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The Windows 8.1 Update finally makes Microsoft's Metro future PC-friendly

Brad Chacos | April 9, 2014
With today's free spring update for Windows 8.1, Microsoft is pushing out more than mere tweaks and bug fixes. It's pushing out a message: "We're listening," Microsoft is whispering. "PC users, we want you back."

Like I said: With the Windows 8.1 Update, Microsoft's letting a tablet be a tablet and a PC be a PC. Finally

Compromise, but the good kind

In case it's not clear, while Microsoft is willing to compromise on its vision for the future of Windows in order to appease disgruntled PC users, apps and the Modern/Metro/whatever interface are here to stay, and doubly so with the advent of Microsoft's audacious universal app endeavor. Fortunately, the changes in this update hide them elegantly enough that keyboard-and-mouse users no longer need to fuss over them.

In the Windows 8.1 Update, it no longer feels like your PC is fighting against you. In Windows 8.1 Update, there are no complicated hoops to jump through before you can use your PC with minimal frustration. Heck, in the Windows 8.1 Update, those little-used Modern apps are finally worth firing up from time to time — and Microsoft placed them front-and-center by pinning the Windows Store app to the Windows 8.1 Update's desktop taskbar. (Tellingly, I haven't unpinned it yet.)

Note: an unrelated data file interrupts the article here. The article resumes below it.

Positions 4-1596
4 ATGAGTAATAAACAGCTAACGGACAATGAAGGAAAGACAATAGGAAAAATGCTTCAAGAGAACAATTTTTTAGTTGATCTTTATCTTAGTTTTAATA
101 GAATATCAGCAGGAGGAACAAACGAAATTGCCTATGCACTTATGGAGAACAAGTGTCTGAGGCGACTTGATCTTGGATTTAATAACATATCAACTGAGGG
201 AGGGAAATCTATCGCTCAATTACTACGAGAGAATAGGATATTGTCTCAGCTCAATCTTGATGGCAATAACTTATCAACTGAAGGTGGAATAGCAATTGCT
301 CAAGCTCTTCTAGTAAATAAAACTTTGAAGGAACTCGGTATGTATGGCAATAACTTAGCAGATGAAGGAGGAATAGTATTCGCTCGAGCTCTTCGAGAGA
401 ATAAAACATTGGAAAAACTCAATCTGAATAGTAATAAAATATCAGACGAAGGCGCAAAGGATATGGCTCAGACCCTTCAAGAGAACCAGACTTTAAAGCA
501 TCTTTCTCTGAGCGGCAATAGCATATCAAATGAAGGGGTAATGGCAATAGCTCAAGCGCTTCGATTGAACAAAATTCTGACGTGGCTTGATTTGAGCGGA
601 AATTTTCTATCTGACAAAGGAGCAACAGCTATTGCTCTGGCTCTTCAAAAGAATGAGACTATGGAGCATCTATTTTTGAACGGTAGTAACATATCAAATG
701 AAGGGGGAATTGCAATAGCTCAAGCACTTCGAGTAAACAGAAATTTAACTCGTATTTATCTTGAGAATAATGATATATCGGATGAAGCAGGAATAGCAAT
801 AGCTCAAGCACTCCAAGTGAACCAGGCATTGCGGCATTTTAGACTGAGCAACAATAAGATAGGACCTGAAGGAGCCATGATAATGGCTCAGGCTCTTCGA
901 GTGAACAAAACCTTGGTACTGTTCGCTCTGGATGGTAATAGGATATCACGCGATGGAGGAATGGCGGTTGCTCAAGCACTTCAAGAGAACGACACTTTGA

Oh, and the last two things PC purists can complain about, the last little tidbits holding the Windows 8.1 Update back from being what Windows 8 should have been? Microsoft's working on it. Yes, the Start menu and the ability to run Modern apps in desktop windows are coming back to Windows... someday.

Until then, you might consider picking up a Start menu replacement tool and the superb Modern Mix software to ape those features — but don't let fear of Windows 8's drastic overhaul scare you away any longer. The tweaks in the Windows 8.1 update may be minor individually, but collectively they return Windows to its roots and transform it into a truly PC-friendly operating system once again, especially paired with Windows 8's superior under-the-hood chops.

It's finally safe to upgrade to Windows 8, though the operating system still offers few compelling reasons for happy Windows 7 owners to actively make the switch. If you already have the new OS, now's the time to download Windows 8.1 (via the Windows Store) and this stellar update (which will be pushed using traditional Windows Update methods). You'll be glad you did.

 

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